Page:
Dave, a friend of The Green Board Game Co, recalls his journey from Maths hater to Maths lover and shares some thoughts on how to get your child on the same road…
So your child hates Maths. I can understand that, I really can. That was me; a skinny, playful boy who just wanted to get outdoors or get stuck into a great book.
What was the point of Pythagoras’ Theorem? Who really cares about natural numbers and integers? And don’t even get me started on that Maths teacher favourite: “Can you explain how you reached that answer?”
Frustrating. Impenetrable. Pointless.
Those were the three words that my 9-year old self would have used to sum up Maths. In fact, in my mind the only ‘point’ of Maths class was to find new uses for my fountain pen. I’ll let your imagination run wild on that one…
Reversing the equation
Wind the clock forward 25 years and here I am – a (slightly less skinny) young man busy poring over budgets, analysing quantitative survey data, devouring website statistics, and calculating odds based on previous trends.
And absolutely loving it.
So what happened to turn this self-confessed Maths ‘hater’ (who languished in the bottom Maths group throughout Secondary School) into a self-styled Maths ‘lover’ (who’s happy to admit he gets quite excited by percentages)?
Along the yellow brick road to my Emerald City of Maths there have been a number of essential signposts; big things that helped me gain a new perspective on those previously unfathomable numbers. If your child is anything like I used to be, they might find them helpful too.
The constant companion of statistics
Want to know what made me first realise that Maths could be friend, not foe? Baseball. Strange as it might sound, growing up in America as a boy with a natural interest in sports meant that before long the numbers behind the game began to capture me.
Watching the rise and fall of batting percentages, tracking win/loss percentages, working out the Average Earned Run ratio (OK, I’ll stop now) – it was all part of the fabric of the sport I loved. When my focus turned to football (of the round and kickable variety), my accidental friend followed me too. Now it was about points needed to qualify for Europe, goal difference, goals per game ratio… you get the general idea.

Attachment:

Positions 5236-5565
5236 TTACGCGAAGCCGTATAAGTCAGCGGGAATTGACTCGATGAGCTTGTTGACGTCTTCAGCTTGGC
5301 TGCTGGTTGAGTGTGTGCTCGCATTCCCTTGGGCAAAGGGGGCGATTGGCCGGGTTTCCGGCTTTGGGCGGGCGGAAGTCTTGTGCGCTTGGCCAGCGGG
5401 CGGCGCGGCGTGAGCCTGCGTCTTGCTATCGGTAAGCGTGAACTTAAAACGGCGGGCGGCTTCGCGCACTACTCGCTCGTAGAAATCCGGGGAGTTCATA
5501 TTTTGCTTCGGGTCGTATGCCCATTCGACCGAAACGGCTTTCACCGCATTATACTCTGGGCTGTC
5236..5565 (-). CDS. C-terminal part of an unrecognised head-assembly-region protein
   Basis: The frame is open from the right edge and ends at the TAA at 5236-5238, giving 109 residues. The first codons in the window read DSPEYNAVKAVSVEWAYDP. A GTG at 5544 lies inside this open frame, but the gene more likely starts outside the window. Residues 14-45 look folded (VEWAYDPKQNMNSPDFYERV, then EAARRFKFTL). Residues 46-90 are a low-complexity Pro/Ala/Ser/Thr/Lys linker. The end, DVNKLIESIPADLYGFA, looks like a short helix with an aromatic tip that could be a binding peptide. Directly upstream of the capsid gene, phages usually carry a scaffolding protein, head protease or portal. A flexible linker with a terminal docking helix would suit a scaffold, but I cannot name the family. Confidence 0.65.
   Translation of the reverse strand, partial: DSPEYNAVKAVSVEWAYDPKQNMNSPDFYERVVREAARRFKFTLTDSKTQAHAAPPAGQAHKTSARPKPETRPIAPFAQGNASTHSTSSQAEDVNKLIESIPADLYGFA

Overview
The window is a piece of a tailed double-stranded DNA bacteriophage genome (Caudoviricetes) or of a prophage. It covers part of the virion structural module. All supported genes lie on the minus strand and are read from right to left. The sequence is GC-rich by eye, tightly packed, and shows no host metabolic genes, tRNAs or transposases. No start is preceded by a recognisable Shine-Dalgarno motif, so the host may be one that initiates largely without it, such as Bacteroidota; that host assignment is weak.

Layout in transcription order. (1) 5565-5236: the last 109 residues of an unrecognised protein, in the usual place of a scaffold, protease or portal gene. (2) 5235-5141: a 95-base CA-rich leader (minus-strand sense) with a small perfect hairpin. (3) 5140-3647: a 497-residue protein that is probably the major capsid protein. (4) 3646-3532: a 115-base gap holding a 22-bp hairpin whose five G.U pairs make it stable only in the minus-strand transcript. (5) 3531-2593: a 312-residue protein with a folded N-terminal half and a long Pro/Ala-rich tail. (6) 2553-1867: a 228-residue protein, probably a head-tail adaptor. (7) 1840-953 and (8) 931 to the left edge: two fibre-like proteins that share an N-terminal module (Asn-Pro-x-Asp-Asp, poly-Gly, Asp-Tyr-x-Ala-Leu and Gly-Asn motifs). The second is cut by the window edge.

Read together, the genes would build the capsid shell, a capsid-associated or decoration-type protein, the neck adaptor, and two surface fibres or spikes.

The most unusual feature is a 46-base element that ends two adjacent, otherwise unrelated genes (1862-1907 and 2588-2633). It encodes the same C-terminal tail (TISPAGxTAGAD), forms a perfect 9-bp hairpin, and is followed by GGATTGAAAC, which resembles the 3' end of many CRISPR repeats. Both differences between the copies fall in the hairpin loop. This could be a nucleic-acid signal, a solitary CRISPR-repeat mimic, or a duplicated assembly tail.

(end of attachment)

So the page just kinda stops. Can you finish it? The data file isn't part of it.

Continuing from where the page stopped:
Because of my love for sport, I learned to love statistics – the constant companion of pretty much any competitive activity.
Show me the money!
I remember standing at the sweet shop – sweets counted and in the bag, coins in hand… and not having enough of one to pay for the other. It was gut-wrenching, embarrassing even. I had made a miscalculation – a school-boy error, if you will – and my sweet tooth would end up paying for it.
It was the beginning of a dawning realisation that there was a point to Maths: budgeting. Since that early coinage faux pas, I’ve learned to master the money I have in my hand in order not to be caught out – whether pocket money, student loan, early marriage budget, or workplace sales forecasts.
I’m pretty sharp on the numbers now, because I know that they matter – for my stomach, and other important areas of life.
Making numbers beautiful
On my bookshelf at home is a book called Information is Beautiful. It’s a collection of some of the most beautiful, clever and interesting pictorial depictions of data. Sometimes unimaginatively called ‘Infographics’, these pieces at their best can be a magical blend of cold, hard data with warm, soft art forms (click here to see some examples).
They serve as a reminder that the world of Maths, when touched by the world of Art, can in fact be beautiful. What at first seems so literal, linear, and limited can actually be lovely. It’s a revelation that has allowed a number of people I know – those who see the world in picture form – find a doorway into another world.
That’s a quick glimpse of the journey I’ve been on with this strange companion called Maths. Let’s be clear, I’m not about to take up an Applied Mathematics professorship at Cambridge, but I can genuinely say my perspective on this subject has been turned around 180 degrees.
So, if outbursts like “I hate Maths!” are common in your home, my hope is that your child might follow a similar trajectory to mine – from Maths hater to Maths lover.